In their new book, The Three Rules: How Exceptional Companies Think, Michael E. Raynor and Mumtaz Ahmed carefully identified from all publicly listed American firms those firms that performed very highly over long periods of time. When they tried to find out what they had in common, they could not identify concrete behavior. What made the companies different, according to the authors, where their mindsets. This leads Raynor and Ahmed to articulate three rules for success.
Better before cheaper: Compete on differentiators other than price.
Revenue before cost: Drive superior profitability with higher prices or higher volumes, not lower cost.
There are no other rules: Change anything/everything in order to abide by the first two rules.
The Economist wrote a very thoughtful review about the entire genre of business books that tries to glean lessons from studying successful players. I agree with their assessment that in the end,
The difficult question is how to find that profitable niche and protect it. There, The Three Rules is less useful.
Do you need to learn a new subject but you want to do it on your own and not pay for it. Flat World Knowledge publishes free textbooks if you simply want to read them online and not print them. I found it useful to look up a textbook on project management. For a full category of free textbooks, go to flatworldknowledge.com.
Telock does us the service of giving a close reading of three books that what to overcome the obstacle that Yogi Berra identified in his qib: “Prediction is very hard, especially about the future.”
The Fat Tail: The Power of Political Knowledge for Strategic Investing by Ian Bremmer and Preston Keat.
The Predictioneer’s Game: Using the Logic of Brazen Self-Interest to See and Shape the Future by Bruce Bueno de Mesquita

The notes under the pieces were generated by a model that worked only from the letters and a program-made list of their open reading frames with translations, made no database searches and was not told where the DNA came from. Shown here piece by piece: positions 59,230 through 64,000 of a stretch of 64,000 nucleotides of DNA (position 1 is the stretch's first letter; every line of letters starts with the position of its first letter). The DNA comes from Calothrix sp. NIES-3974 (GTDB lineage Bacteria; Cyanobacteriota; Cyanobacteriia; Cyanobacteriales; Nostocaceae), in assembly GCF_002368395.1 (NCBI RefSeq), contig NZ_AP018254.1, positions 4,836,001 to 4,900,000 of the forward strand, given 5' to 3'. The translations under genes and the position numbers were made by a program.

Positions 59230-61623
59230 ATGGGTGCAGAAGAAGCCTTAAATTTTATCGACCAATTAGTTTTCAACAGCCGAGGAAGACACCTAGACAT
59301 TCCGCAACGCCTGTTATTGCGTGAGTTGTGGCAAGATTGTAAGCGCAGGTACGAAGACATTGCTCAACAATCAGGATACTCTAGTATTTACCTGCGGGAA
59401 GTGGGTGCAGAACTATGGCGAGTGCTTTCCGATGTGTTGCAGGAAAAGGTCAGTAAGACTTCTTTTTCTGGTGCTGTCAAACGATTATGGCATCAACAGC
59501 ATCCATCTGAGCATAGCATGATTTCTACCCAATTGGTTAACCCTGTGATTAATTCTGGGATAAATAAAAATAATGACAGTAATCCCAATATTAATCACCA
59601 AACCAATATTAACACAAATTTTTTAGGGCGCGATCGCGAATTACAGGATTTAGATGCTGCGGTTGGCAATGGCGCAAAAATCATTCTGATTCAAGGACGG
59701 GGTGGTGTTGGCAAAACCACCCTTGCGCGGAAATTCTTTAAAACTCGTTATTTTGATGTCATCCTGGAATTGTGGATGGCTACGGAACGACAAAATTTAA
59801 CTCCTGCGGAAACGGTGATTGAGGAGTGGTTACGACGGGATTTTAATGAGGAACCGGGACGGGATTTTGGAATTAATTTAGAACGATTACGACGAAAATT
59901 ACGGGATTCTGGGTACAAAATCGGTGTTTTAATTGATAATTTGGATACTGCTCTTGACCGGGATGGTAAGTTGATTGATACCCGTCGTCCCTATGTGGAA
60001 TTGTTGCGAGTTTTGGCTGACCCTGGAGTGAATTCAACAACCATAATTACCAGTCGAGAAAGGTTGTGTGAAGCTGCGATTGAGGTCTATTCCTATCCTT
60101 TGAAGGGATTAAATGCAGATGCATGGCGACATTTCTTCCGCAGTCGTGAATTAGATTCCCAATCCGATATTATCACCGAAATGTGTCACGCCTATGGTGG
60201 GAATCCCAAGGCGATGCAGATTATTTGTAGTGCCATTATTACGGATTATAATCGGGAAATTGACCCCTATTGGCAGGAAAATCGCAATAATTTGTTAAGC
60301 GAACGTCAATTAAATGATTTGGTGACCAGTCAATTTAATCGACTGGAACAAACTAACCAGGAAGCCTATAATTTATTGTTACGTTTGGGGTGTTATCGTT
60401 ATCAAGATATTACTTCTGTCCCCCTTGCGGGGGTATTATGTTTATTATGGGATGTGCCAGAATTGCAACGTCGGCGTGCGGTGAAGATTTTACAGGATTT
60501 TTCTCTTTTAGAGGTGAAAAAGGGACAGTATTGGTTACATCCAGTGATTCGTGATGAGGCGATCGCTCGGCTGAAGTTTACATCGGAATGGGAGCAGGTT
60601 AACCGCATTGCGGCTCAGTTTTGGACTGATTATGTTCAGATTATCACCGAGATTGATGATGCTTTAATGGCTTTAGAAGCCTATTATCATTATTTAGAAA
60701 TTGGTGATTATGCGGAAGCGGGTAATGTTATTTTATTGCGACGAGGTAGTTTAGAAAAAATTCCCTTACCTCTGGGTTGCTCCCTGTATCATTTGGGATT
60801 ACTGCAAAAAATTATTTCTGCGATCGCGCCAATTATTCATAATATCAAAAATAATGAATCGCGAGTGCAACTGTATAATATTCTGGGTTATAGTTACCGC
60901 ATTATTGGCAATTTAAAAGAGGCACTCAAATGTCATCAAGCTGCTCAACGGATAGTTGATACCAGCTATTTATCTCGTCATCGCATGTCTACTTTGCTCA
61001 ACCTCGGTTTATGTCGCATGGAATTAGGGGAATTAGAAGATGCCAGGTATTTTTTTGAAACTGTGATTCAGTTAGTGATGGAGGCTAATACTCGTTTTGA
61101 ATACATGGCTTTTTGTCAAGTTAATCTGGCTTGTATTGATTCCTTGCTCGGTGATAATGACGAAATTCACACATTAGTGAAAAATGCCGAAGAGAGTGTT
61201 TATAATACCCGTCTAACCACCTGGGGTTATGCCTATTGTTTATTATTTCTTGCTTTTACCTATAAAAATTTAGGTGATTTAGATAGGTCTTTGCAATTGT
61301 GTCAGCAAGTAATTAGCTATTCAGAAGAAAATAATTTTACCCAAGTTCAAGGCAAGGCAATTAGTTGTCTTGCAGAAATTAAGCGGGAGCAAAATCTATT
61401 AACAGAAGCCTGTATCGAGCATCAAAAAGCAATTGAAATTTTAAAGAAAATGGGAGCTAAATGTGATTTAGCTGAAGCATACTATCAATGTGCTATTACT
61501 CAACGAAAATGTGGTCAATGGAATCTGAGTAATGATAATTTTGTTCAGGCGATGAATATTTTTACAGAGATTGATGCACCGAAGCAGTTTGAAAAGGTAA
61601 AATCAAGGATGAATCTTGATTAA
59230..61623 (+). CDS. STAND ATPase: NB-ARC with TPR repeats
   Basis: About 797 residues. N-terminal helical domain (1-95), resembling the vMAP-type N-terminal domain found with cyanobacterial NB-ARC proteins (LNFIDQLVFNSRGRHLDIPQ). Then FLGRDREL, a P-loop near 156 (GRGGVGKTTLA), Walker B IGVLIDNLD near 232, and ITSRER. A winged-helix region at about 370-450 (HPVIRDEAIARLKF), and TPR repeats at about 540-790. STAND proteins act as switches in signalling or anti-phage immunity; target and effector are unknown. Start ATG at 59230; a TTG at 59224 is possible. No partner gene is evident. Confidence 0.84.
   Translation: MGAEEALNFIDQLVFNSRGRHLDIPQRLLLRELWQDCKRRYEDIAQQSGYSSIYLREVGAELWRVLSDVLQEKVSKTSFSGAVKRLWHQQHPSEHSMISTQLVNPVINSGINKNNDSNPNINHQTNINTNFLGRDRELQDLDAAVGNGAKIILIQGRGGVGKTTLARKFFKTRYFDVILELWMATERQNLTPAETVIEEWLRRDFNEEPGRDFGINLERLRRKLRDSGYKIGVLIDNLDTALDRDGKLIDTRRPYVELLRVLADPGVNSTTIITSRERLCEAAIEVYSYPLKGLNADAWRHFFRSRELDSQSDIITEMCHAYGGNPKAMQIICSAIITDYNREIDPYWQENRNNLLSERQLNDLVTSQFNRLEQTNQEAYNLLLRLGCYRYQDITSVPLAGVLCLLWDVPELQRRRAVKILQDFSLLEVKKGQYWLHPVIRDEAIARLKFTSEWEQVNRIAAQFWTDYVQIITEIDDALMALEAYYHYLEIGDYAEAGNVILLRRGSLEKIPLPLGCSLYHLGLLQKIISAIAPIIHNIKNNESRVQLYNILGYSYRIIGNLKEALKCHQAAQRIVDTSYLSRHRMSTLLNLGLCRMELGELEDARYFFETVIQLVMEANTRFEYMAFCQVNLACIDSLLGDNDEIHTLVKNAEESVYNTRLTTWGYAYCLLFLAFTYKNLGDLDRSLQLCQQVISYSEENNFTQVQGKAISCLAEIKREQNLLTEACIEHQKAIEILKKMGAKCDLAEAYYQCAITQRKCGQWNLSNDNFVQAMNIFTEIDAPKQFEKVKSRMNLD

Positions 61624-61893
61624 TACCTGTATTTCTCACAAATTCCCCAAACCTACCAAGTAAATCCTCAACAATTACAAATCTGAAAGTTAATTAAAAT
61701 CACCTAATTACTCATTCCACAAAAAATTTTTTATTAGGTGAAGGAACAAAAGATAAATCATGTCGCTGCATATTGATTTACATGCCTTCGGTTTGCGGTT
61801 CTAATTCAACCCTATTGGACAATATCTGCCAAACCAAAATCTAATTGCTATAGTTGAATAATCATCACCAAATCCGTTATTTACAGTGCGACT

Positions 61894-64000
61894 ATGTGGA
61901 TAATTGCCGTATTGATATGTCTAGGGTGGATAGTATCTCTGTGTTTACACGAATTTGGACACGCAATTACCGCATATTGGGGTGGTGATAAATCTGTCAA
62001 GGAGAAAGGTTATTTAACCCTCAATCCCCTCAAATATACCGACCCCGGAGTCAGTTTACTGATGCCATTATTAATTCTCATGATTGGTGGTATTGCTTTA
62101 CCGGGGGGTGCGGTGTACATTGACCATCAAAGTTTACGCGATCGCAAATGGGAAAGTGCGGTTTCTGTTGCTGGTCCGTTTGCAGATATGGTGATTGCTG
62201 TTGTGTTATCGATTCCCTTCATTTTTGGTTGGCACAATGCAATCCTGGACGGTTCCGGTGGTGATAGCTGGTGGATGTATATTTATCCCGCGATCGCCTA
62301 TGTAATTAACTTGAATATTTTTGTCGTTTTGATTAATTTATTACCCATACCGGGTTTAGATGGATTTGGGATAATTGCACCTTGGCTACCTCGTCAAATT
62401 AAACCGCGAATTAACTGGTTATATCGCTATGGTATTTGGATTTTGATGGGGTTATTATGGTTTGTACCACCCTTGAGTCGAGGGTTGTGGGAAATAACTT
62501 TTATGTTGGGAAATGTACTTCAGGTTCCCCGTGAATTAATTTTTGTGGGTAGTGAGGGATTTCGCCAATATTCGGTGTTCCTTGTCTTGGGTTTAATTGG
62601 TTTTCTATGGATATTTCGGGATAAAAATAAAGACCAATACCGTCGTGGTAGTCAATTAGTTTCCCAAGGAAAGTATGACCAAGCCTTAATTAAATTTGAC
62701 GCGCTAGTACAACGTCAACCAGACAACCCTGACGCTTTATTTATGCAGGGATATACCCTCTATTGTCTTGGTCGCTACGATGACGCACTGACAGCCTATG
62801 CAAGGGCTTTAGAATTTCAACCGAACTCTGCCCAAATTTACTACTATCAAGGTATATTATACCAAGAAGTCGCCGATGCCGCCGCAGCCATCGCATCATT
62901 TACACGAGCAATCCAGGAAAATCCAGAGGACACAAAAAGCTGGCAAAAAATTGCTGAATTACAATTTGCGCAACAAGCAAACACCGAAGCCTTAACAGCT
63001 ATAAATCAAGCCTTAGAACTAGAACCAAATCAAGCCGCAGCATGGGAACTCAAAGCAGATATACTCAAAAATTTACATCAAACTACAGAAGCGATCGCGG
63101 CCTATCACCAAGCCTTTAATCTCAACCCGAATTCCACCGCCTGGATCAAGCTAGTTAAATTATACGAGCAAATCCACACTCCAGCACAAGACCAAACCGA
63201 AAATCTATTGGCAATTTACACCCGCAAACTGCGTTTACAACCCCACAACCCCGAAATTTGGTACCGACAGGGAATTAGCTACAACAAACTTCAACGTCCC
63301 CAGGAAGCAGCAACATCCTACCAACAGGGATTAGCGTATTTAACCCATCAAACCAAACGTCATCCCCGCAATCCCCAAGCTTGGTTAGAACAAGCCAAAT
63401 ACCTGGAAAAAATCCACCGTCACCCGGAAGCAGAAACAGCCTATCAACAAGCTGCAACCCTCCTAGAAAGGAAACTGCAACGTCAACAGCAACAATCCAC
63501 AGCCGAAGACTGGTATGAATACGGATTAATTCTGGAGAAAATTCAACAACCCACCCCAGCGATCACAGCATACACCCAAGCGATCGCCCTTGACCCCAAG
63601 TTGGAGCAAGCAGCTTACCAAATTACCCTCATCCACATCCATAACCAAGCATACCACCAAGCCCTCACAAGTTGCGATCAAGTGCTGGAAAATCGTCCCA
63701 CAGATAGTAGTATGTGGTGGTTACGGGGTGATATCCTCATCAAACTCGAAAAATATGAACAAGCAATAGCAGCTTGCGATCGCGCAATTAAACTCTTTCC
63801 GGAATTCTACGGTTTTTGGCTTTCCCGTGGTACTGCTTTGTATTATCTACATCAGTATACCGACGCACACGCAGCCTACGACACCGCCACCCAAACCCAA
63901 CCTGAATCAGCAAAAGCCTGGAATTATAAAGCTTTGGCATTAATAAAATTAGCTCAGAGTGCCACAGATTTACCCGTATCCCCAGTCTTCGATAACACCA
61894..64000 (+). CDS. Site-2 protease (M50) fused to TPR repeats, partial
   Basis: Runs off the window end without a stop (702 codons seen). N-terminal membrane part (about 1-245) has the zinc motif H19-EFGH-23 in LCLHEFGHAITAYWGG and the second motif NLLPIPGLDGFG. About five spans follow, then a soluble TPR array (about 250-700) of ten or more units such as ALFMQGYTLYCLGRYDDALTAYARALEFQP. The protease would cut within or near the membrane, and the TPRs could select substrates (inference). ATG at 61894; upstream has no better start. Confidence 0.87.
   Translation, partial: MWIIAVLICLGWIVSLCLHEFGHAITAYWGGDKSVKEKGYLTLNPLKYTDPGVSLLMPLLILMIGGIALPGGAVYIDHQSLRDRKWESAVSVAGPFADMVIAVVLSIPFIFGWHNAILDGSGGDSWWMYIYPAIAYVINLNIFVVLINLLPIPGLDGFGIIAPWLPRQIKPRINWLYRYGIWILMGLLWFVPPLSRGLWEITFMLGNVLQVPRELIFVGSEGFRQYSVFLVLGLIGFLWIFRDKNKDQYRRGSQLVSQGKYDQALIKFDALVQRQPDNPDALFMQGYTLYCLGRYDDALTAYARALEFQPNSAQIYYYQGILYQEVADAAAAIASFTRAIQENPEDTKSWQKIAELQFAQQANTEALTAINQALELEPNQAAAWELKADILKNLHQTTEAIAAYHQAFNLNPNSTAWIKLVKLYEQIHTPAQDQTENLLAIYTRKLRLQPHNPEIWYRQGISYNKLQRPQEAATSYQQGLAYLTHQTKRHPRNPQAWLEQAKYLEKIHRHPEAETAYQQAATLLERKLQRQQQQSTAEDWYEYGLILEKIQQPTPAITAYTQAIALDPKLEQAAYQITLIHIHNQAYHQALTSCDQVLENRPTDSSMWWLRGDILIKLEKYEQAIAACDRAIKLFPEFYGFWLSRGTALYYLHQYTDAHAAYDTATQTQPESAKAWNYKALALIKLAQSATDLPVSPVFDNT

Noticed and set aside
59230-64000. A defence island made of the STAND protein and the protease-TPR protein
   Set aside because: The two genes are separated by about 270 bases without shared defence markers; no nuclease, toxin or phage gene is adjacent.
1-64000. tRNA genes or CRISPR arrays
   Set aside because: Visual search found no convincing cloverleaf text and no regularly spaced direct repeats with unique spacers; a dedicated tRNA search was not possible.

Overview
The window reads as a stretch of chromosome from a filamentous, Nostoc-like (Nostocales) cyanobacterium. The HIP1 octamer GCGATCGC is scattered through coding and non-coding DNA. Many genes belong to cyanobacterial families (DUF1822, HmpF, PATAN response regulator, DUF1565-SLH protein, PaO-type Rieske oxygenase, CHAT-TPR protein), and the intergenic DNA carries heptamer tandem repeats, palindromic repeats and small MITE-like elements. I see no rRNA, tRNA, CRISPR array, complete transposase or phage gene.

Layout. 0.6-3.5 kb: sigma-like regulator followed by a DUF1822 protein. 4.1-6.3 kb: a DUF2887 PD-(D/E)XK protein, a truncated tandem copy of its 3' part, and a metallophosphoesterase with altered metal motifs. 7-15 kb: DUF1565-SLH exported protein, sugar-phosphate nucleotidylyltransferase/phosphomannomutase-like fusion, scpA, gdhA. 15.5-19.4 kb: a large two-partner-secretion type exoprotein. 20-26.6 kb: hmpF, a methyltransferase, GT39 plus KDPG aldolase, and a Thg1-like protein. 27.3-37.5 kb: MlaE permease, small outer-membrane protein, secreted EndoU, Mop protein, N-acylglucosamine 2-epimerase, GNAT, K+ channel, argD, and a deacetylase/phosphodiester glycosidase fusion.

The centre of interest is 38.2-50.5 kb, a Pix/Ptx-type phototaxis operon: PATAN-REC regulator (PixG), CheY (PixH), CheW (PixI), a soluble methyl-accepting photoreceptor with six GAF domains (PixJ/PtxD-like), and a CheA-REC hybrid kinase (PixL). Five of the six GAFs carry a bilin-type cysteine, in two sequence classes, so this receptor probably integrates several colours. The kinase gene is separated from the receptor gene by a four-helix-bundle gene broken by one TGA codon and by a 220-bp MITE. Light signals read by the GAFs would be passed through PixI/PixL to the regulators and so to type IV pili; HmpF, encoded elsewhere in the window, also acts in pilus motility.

The Next 100 Years: A Forecast for the 21st Century by George Friedman
Read Telock’s excellent review at National Interest.
John Lanchester reviews three books on the origins of the financial crisis and its lessons in the New Yorker. Two of them are useful for the general reader.
I personally personally found Fools Gold the most rewarding of all the books and a higly recommend it to anyone who works in the finance industy or simply wants to understand what caused the recent financial crisis.
Read full review here.
Jeff Pfeffer has spent the past twenty years figuring out what management ideas have some systematic data behind them and what ideas are make for a good story but are simply wrong. Guy Kawasaki (who wrote a fantastic little book on entreprepreurship, The Art of the Start, which I am using in one of my classes) has sat down with Pfeffer and asked him questions on his book What were they thinking?. Read the interview.
Miguel de Cervantes. 2003. Don Quixote. HarperCollins Publishers, New York. Translated by Edith Grossman.
When I first encountered Don Quixote, I thought that a manager or entrepreneur could not possibly learn anything from this lunatic Spaniard. But on reflection I realized that Don Quixote provides some valuable insights into leadership and the challenge of dealing emotionally with the uncertainties inherent in any new venture. Let me briefly summarize the book:
My Kellogg students will remember that I asked them to rate their intelligence vis-a-vis the average member of the class. I routinely had 75 percent of all student who rate themselves above average. That is 25% too many. A colleague of mine warned me that 90% academics feel undervalued by their institution. But until now I read Dahlia Lithwick review of Richard Thaler’s and new book Nudge: Improving Decisions About Health, Wealth, and Happiness I did not know that 94 percent of professors at large universities to believe themselves better than the “average professor.” Read Lithwick excellent review of the book.
Elizabeth Kolbert reviews in the New Yorker the latest on findings on how people behave in irrational ways when making economic decisions. Read her Reviews of two new books.
“Predictably Irrational: The Hidden Forces That Shape Our Decisions” (Harper; $25.95); by Ariely, Dan;
“Nudge: Improving Decisions About Health, Wealth, and Happiness” (Yale; $25); by Thaler, Richard H.